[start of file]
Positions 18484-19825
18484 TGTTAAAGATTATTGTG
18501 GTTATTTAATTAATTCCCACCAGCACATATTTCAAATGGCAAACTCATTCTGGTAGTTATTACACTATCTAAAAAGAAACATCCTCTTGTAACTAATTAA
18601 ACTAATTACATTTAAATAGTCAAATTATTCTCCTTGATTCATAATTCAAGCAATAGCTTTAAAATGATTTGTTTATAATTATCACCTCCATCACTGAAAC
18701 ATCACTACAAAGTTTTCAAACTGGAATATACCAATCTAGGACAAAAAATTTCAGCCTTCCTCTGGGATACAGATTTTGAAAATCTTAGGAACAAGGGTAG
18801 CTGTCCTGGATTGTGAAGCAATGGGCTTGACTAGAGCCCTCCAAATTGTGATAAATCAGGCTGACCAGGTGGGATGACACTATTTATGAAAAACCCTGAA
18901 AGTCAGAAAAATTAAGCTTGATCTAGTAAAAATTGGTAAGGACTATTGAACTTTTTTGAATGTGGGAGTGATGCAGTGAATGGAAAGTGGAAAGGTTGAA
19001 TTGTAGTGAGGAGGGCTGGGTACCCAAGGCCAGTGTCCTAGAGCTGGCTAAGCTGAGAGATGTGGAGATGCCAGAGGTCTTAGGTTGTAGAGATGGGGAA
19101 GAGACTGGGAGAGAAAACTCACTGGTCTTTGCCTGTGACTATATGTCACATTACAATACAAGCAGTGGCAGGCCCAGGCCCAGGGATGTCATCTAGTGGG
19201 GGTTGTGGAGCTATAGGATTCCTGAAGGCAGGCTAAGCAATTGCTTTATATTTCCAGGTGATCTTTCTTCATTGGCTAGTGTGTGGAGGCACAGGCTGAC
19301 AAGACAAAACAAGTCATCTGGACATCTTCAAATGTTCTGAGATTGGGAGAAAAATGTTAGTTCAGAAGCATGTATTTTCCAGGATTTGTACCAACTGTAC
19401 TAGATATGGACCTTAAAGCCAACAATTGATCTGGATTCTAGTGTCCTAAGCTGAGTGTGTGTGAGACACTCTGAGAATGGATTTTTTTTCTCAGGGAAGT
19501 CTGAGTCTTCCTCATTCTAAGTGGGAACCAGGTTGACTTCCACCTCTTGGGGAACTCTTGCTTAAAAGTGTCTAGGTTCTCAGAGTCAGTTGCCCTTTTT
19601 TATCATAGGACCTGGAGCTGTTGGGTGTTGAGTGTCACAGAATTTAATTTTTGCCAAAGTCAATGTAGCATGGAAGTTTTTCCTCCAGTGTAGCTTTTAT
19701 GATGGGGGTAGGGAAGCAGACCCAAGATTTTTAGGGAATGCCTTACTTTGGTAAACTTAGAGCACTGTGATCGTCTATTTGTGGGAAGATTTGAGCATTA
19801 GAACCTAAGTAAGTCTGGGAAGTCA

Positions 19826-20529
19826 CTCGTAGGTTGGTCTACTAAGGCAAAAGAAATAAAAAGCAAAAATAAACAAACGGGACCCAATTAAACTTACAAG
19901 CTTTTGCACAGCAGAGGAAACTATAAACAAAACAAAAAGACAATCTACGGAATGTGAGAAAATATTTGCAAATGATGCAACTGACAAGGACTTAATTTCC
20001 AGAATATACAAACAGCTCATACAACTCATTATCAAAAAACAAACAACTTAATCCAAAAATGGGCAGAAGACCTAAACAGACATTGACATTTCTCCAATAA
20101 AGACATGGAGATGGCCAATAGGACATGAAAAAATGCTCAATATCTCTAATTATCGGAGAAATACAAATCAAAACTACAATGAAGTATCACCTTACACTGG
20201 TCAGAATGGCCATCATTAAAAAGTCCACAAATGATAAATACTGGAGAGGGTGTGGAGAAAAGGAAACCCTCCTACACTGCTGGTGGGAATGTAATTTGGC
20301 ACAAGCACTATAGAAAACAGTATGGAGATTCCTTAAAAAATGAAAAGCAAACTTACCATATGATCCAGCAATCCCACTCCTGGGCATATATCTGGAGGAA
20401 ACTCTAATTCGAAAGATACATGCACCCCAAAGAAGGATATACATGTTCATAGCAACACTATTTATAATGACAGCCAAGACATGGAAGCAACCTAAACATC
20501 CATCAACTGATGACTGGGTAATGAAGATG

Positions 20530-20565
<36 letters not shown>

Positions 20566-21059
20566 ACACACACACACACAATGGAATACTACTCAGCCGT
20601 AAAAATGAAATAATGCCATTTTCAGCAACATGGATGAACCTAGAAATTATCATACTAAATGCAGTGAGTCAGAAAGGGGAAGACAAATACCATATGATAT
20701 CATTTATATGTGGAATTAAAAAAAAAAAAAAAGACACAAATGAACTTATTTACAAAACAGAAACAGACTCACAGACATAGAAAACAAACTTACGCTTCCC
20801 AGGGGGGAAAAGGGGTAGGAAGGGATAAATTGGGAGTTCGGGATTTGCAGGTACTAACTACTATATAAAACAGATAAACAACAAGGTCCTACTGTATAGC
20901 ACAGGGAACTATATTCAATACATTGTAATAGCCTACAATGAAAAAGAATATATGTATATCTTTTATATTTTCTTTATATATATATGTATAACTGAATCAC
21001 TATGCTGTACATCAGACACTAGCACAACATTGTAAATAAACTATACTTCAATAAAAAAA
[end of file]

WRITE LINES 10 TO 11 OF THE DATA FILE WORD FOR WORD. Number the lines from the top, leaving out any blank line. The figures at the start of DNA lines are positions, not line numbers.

19201 GGTTGTGGAGCTATAGGATTCCTGAAGGCAGGCTAAGCAATTGCTTTATATTTCCAGGTGATCTTTCTTCATTGGCTAGTGTGTGGAGGCACAGGCTGAC
19301 AAGACAAAACAAGTCATCTGGACATCTTCAAATGTTCTGAGATTGGGAGAAAAATGTTAGTTCAGAAGCATGTATTTTCCAGGATTTGTACCAACTGTAC